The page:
Academic journal article Public Administration Quarterly

The Public Administrator as Collaborative Citizen: Three Conceptions

Academic journal article Public Administration Quarterly

The Public Administrator as Collaborative Citizen: Three Conceptions

Article excerpt


Western welfare bureaucracies historically had little concern for or explicit place for the public in administrative decision making (Vigoda, 2002; Kathi and Cooper, 2005). The traditional bureaucracy, as Weber conceived it and as it was in its essentials implemented in the growth of public service structures, required a hierarchical and specialized division of labour, operation according to standardized rules in which all 'cases' were treated equally, the preeminence of expertise and 'men of reason' as decision makers, and the separation of politics from administration. Yet enabling members of the public to engage directly with decision makers in determining key public policy choices (i.e., 'public participation' or 'citizen engagement') has become, over the last number of decades, a subject of much academic and practical interest in Anglo-American countries. In short, we have seen many arguments for the importance of democratizing public administration. The role of the public administration practitioner is fundamentally implicated in the creation of this new democratic linkage.

The success of public participation involves a change in the conception and organization of public sector agencies. Several theorists have attempted to locate these imperatives within a coherent philosophical stance. These I have grouped here into three main streams: one which draws upon critical theory, articulated for instance by Jurgen Habermas; one that has its roots in American pragmatism, and whose sources include Dewey and James; and one that traces its ancestry to the virtue-based ethical thought of Aristotle, filtered through modern writers like Arendt or Barber. My goal in this paper is to interrogate some of these positions in greater detail, to determine if they truly do end up, as they at first seem to, with comparable prescriptions for how to open up and democratize governance and public administration. I will consider what the particular logic of each tradition would suggest in practical terms for the public administrator--how, in sum, would it affect the way in which civil servants approach their interactions with the public? Is there any practical guidance here for practice?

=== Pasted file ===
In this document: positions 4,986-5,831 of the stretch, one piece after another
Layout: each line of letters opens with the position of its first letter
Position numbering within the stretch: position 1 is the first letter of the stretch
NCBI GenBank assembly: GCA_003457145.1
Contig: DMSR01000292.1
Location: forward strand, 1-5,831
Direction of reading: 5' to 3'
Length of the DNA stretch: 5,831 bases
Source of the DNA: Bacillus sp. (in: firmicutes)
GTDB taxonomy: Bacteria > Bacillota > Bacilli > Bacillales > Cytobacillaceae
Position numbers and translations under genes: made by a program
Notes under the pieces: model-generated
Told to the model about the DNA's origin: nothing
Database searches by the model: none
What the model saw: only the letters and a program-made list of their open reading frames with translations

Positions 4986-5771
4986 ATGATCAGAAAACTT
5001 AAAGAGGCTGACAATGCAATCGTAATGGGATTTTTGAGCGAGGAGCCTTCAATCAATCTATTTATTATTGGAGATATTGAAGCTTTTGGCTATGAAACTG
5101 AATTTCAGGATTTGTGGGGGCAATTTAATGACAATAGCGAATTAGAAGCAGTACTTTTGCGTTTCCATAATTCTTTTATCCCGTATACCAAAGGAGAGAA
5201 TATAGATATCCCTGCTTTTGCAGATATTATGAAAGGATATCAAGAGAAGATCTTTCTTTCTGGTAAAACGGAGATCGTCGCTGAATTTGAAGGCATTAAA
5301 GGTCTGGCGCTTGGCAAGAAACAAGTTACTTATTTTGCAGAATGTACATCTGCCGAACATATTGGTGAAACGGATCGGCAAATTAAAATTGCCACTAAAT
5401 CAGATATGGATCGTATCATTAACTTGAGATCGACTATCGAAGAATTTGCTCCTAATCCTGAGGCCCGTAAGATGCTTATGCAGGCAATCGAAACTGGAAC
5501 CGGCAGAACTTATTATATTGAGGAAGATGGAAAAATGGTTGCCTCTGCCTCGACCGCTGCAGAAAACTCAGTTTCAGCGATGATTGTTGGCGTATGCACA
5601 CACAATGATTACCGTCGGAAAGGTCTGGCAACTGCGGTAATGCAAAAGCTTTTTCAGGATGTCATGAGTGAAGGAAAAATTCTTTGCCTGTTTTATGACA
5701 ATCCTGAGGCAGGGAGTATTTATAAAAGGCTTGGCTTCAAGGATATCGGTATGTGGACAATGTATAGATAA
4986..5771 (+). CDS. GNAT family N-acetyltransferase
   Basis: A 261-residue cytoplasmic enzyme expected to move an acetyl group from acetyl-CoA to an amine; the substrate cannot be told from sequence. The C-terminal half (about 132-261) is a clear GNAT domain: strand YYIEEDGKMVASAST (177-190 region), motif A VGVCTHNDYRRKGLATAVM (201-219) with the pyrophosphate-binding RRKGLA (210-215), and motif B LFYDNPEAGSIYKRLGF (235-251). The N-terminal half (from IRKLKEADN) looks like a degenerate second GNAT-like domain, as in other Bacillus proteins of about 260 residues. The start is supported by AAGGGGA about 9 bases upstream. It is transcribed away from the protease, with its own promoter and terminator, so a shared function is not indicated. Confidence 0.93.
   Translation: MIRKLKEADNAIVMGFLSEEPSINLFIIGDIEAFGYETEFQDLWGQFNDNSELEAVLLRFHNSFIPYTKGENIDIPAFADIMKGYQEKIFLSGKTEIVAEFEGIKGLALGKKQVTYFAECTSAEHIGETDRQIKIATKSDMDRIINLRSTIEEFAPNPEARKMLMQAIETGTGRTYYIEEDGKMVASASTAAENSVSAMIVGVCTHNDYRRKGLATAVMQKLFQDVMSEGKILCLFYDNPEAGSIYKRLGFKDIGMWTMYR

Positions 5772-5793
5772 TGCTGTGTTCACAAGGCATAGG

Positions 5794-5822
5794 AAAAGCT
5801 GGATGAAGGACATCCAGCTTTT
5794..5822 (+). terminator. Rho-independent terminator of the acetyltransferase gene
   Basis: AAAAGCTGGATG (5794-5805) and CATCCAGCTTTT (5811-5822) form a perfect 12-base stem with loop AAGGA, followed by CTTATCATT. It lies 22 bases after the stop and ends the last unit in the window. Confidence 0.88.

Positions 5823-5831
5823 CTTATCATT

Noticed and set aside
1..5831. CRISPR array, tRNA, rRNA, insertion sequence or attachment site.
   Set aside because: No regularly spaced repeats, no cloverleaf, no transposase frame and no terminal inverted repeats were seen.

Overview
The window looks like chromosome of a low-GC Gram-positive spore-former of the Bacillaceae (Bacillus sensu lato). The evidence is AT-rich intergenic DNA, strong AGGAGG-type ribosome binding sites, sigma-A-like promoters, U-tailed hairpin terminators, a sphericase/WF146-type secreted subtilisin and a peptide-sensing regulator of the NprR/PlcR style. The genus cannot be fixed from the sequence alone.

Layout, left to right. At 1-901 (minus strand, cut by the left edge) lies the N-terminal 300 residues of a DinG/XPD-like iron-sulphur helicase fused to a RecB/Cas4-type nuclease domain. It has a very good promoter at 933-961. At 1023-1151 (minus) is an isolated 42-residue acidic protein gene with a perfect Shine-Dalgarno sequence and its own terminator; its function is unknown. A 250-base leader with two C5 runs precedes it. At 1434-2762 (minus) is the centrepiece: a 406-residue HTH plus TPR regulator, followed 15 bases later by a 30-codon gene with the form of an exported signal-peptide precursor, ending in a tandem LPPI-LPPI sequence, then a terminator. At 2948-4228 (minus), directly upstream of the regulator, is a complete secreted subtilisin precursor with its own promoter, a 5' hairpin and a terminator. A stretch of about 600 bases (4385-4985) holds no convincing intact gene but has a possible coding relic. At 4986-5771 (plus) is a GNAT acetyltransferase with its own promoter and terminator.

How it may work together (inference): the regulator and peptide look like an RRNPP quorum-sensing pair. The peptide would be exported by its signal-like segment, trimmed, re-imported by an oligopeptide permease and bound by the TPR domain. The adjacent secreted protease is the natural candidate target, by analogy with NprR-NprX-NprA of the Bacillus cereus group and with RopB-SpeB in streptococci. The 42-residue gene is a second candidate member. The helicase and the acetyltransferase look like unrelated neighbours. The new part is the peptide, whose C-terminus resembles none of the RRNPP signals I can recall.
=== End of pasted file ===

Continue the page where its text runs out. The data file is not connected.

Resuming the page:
In the remainder of this paper, I first describe the roots of these three alternative philosophies and their implications for understanding what role(s) the public administrator can and should take in terms of promoting and supporting public engagement in the policy process. Subsequently, I argue that greater attention to the implications of these positions could be combined with the existing extensive work on methods and techniques for engaging the public in deliberative discussions, and/or within network arrangements.

Models of Collaborative Citizenship

I use the term collaborative citizenship here to refer to a situation in which public administrators interact with the public not as experts with privileged insight and right answers, but as people charged with encouraging collective processes of deliberation and discussion that identify priority issues, possible courses of action, and the best way to implement these to build upon the strengths existing already among communities and with individuals. This end point has been reached by each of the three traditions which I consider here: critical theory, pragmatism, and virtue-based theories. The three streams are not mutually exclusive, as theorists can and do draw selectively upon aspects of these different philosophies in their work. Each of these philosophies as well contains subtleties and nuances, even different strains. Inevitably some of this rich detail, worthy of further investigation in its own right, is lost in my effort to provide here a concise but overarching statement of the major claims associated with each tradition. This is not in other words a comprehensive overview.

Nor is this an exhaustive assessment of all different philosophies of public engagement. …

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